As table 1 shows, QR with covariates is not estimating the quantile function of interest since controlling for additional covariates alters the quantile function. QR (without covariates) produces consistent estimates in this case given that $D$ is randomly assigned. The mean bias is close to 0 throughout the distribution when $X$ is excluded from the QR analysis. DR exhibits significant bias, especially in the top part of the distribution. MM performs poorly as well.

The GQR estimator performs well throughout the distribution. Focusing on the MAD and RMSE metrics, GQR performs better than QR (without covariates) since it is using additional information. This is a major benefit of the GQR estimator even when treatment is unconditionally random.

#### Conditional random assignment.

Table 2 presents the same statistics as before. QR (without covariates) now performs poorly given that it is necessary to condition on $X$. The GQR estimator performs well relative to other methods. The data-generating process is relatively straightforward, but existing quantile and distribution methods are inappropriate to analyze data with a nonseparable disturbance term, which is a function of both unobserved terms and observed variables.

. | QR (with Covariates) . | QR (without Covariates) . | . | . | . | ||||
---|---|---|---|---|---|---|---|---|---|

Quantile . | Mean Bias . | MAD . | RMSE . | Mean Bias . | MAD . | RMSE . | . | . | . |

5 | 0.4367 | 0.44 | 0.4381 | 1.1401 | 1.14 | 1.1517 | |||

10 | 0.3947 | 0.40 | 0.3957 | 1.1407 | 1.14 | 1.1469 | |||

15 | 0.3504 | 0.35 | 0.3514 | 1.1379 | 1.14 | 1.1421 | |||

20 | 0.3041 | 0.30 | 0.3053 | 1.1275 | 1.13 | 1.1307 | |||

25 | 0.2572 | 0.26 | 0.2585 | 1.1134 | 1.11 | 1.1158 | |||

30 | 0.2089 | 0.21 | 0.2104 | 1.0937 | 1.09 | 1.0956 | |||

35 | 0.1605 | 0.16 | 0.1625 | 1.0724 | 1.07 | 1.0739 | |||

40 | 0.1112 | 0.11 | 0.1141 | 1.0494 | 1.05 | 1.0507 | |||

45 | 0.0633 | 0.06 | 0.0687 | 1.0243 | 1.02 | 1.0253 | |||

50 | 0.0157 | 0.02 | 0.0321 | 0.9970 | 1.00 | 0.9979 | |||

55 | −0.0335 | 0.03 | 0.0449 | 0.9697 | 0.97 | 0.9704 | |||

60 | −0.0814 | 0.08 | 0.0879 | 0.9415 | 0.94 | 0.9421 | |||

65 | −0.1293 | 0.13 | 0.1348 | 0.9102 | 0.91 | 0.9107 | |||

70 | −0.1760 | 0.18 | 0.1815 | 0.8794 | 0.88 | 0.8798 | |||

75 | −0.2226 | 0.22 | 0.2281 | 0.8472 | 0.85 | 0.8476 | |||

80 | −0.2686 | 0.27 | 0.2743 | 0.8208 | 0.82 | 0.8212 | |||

85 | −0.3137 | 0.31 | 0.3202 | 0.8093 | 0.81 | 0.8099 | |||

90 | −0.3519 | 0.35 | 0.3601 | 0.8125 | 0.81 | 0.8133 | |||

95 | −0.3704 | 0.37 | 0.3855 | 0.8289 | 0.84 | 0.8309 | |||

DR (Logit) | Machado-Mata | GQR | |||||||

Mean Bias | MAD | RMSE | Mean Bias | MAD | RMSE | Mean Bias | MAD | RMSE | |

5 | 0.0083 | 0.04 | 0.0634 | 0.4584 | 0.46 | 0.4589 | 0.0056 | 0.02 | 0.0324 |

10 | −0.0129 | 0.08 | 0.0912 | 0.4125 | 0.41 | 0.4132 | 0.0100 | 0.02 | 0.0352 |

15 | −0.0376 | 0.10 | 0.1210 | 0.3656 | 0.36 | 0.3664 | 0.0102 | 0.03 | 0.0387 |

20 | −0.0664 | 0.13 | 0.1542 | 0.3180 | 0.32 | 0.3191 | 0.0117 | 0.03 | 0.0393 |

25 | −0.0977 | 0.16 | 0.1889 | 0.2695 | 0.27 | 0.2708 | 0.0113 | 0.03 | 0.0392 |

30 | −0.1345 | 0.19 | 0.2269 | 0.2206 | 0.22 | 0.2222 | 0.0063 | 0.03 | 0.0408 |

35 | −0.1676 | 0.22 | 0.2696 | 0.1715 | 0.17 | 0.1736 | 0.0080 | 0.03 | 0.0408 |

40 | −0.2066 | 0.25 | 0.3113 | 0.1221 | 0.12 | 0.1250 | 0.0097 | 0.03 | 0.0438 |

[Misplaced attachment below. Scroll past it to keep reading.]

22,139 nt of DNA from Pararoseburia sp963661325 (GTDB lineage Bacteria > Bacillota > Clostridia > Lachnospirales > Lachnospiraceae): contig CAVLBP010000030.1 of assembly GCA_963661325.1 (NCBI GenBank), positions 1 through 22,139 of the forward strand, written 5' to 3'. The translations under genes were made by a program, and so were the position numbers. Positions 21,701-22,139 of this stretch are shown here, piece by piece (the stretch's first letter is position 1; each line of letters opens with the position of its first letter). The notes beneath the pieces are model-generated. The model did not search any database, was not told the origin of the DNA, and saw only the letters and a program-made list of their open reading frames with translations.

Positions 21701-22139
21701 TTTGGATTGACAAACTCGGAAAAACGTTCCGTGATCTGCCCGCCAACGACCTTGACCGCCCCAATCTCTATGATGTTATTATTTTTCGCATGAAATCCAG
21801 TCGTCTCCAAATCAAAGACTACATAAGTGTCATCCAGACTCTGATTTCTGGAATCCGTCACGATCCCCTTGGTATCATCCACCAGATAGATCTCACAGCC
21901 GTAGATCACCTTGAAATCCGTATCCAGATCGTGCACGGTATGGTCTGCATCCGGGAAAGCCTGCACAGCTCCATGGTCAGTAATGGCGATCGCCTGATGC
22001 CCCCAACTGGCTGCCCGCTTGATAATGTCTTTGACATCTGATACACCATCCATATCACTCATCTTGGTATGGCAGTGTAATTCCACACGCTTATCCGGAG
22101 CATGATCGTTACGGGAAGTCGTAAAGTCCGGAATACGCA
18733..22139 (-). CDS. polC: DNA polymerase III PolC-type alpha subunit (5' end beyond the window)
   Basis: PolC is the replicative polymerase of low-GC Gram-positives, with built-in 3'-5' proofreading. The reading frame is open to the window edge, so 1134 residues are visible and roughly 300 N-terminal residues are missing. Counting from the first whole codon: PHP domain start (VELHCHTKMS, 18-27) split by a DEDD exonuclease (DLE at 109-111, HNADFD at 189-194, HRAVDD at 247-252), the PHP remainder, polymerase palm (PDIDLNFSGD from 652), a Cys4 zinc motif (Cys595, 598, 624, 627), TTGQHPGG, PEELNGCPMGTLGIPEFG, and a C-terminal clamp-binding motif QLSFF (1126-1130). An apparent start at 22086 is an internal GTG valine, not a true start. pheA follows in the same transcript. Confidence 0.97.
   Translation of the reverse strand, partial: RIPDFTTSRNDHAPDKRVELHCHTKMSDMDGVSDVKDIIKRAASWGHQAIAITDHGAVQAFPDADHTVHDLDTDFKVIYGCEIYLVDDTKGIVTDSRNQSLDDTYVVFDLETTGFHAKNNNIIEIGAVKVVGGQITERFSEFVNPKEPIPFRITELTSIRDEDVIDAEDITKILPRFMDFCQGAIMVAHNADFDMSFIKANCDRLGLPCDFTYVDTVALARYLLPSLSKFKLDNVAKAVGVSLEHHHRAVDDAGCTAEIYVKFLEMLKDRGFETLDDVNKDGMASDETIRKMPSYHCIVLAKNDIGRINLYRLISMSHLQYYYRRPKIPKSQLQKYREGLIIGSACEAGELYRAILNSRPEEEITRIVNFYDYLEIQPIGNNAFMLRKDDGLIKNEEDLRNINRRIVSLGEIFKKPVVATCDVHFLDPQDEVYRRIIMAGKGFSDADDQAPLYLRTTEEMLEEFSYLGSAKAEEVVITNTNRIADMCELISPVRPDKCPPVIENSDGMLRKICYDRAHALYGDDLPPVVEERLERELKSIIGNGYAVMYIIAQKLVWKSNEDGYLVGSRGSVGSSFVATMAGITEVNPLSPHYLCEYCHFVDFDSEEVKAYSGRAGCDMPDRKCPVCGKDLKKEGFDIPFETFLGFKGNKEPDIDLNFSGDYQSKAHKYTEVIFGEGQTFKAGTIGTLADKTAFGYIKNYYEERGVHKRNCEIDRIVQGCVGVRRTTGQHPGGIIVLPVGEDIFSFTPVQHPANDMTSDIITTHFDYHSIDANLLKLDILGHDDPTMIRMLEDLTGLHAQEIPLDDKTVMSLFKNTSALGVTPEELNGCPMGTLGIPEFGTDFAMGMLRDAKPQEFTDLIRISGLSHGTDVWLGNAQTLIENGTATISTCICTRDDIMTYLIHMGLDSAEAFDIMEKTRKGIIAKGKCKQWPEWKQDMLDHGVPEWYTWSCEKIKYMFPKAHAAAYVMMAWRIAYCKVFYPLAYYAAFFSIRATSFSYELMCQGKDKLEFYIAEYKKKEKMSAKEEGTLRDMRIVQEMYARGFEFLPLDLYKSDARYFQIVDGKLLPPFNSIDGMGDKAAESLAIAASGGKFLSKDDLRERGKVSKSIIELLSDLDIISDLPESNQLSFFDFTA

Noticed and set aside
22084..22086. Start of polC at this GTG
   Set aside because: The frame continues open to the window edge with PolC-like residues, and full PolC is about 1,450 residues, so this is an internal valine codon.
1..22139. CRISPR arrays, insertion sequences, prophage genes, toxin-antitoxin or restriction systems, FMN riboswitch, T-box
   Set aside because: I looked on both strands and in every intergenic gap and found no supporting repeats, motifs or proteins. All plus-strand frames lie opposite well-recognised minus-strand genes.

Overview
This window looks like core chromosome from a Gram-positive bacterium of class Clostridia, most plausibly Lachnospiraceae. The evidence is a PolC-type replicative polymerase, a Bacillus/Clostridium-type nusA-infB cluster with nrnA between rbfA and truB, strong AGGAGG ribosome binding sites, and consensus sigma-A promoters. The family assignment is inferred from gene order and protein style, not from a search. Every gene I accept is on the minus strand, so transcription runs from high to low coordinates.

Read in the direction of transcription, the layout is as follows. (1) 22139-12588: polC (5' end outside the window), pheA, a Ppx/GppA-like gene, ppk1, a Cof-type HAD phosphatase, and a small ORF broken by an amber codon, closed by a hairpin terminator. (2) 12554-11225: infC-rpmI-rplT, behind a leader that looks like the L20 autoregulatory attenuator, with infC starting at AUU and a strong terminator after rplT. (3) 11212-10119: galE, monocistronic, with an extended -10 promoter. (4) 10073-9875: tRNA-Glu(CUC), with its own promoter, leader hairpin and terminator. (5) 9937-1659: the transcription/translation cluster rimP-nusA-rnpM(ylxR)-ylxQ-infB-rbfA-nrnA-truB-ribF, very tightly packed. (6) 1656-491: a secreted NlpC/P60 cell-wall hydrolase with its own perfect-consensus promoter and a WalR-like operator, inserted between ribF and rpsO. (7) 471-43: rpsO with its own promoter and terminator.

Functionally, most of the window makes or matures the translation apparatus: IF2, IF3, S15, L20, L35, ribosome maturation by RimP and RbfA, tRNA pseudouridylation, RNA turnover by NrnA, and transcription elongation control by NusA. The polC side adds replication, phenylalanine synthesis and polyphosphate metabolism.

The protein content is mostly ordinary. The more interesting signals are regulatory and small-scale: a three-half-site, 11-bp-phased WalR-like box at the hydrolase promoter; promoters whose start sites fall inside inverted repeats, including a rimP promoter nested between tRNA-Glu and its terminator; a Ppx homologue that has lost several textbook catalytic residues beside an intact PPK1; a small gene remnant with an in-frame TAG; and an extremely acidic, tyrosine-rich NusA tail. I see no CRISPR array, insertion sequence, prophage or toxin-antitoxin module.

45 | −0.2460 | 0.28 | 0.3550 | 0.0723 | 0.07 | 0.0772 | 0.0103 | 0.03 | 0.0450 |

50 | −0.2865 | 0.33 | 0.3998 | 0.0226 | 0.02 | 0.0353 | 0.0103 | 0.03 | 0.0454 |

55 | −0.3286 | 0.37 | 0.4480 | −0.0273 | 0.03 | 0.0387 | 0.0108 | 0.03 | 0.0472 |

60 | −0.3705 | 0.42 | 0.4971 | −0.0773 | 0.08 | 0.0820 | 0.0115 | 0.04 | 0.0495 |

65 | −0.4106 | 0.46 | 0.5473 | −0.1270 | 0.13 | 0.1299 | 0.0090 | 0.04 | 0.0523 |

70 | −0.4432 | 0.51 | 0.5940 | −0.1771 | 0.18 | 0.1792 | 0.0106 | 0.04 | 0.0512 |

75 | −0.4783 | 0.55 | 0.6406 | −0.2268 | 0.23 | 0.2285 | 0.0148 | 0.04 | 0.0528 |

80 | −0.5198 | 0.59 | 0.6850 | −0.2765 | 0.28 | 0.2779 | 0.0108 | 0.04 | 0.0555 |

85 | −0.5677 | 0.62 | 0.7279 | −0.3256 | 0.33 | 0.3268 | 0.0093 | 0.04 | 0.0566 |

90 | −0.6266 | 0.65 | 0.7733 | −0.3725 | 0.37 | 0.3737 | 0.0125 | 0.04 | 0.0571 |

95 | −0.7144 | 0.67 | 0.8391 | −0.4152 | 0.42 | 0.4167 | 0.0200 | 0.04 | 0.0610 |

. | QR (with Covariates) . | QR (without Covariates) . | . | . | . | ||||
---|---|---|---|---|---|---|---|---|---|

Quantile . | Mean Bias . | MAD . | RMSE . | Mean Bias . | MAD . | RMSE . | . | . | . |

5 | 0.4367 | 0.44 | 0.4381 | 1.1401 | 1.14 | 1.1517 | |||

10 | 0.3947 | 0.40 | 0.3957 | 1.1407 | 1.14 | 1.1469 | |||

15 | 0.3504 | 0.35 | 0.3514 | 1.1379 | 1.14 | 1.1421 | |||

20 | 0.3041 | 0.30 | 0.3053 | 1.1275 | 1.13 | 1.1307 | |||

25 | 0.2572 | 0.26 | 0.2585 | 1.1134 | 1.11 | 1.1158 | |||

30 | 0.2089 | 0.21 | 0.2104 | 1.0937 | 1.09 | 1.0956 | |||

35 | 0.1605 | 0.16 | 0.1625 | 1.0724 | 1.07 | 1.0739 | |||

40 | 0.1112 | 0.11 | 0.1141 | 1.0494 | 1.05 | 1.0507 | |||

45 | 0.0633 | 0.06 | 0.0687 | 1.0243 | 1.02 | 1.0253 | |||

50 | 0.0157 | 0.02 | 0.0321 | 0.9970 | 1.00 | 0.9979 | |||

55 | −0.0335 | 0.03 | 0.0449 | 0.9697 | 0.97 | 0.9704 | |||

60 | −0.0814 | 0.08 | 0.0879 | 0.9415 | 0.94 | 0.9421 | |||

65 | −0.1293 | 0.13 | 0.1348 | 0.9102 | 0.91 | 0.9107 | |||

70 | −0.1760 | 0.18 | 0.1815 | 0.8794 | 0.88 | 0.8798 | |||

75 | −0.2226 | 0.22 | 0.2281 | 0.8472 | 0.85 | 0.8476 | |||

80 | −0.2686 | 0.27 | 0.2743 | 0.8208 | 0.82 | 0.8212 | |||

85 | −0.3137 | 0.31 | 0.3202 | 0.8093 | 0.81 | 0.8099 | |||

90 | −0.3519 | 0.35 | 0.3601 | 0.8125 | 0.81 | 0.8133 | |||

95 | −0.3704 | 0.37 | 0.3855 | 0.8289 | 0.84 | 0.8309 | |||

DR (Logit) | Machado-Mata | GQR | |||||||

Mean Bias | MAD | RMSE | Mean Bias | MAD | RMSE | Mean Bias | MAD | RMSE | |

5 | 0.0083 | 0.04 | 0.0634 | 0.4584 | 0.46 | 0.4589 | 0.0056 | 0.02 | 0.0324 |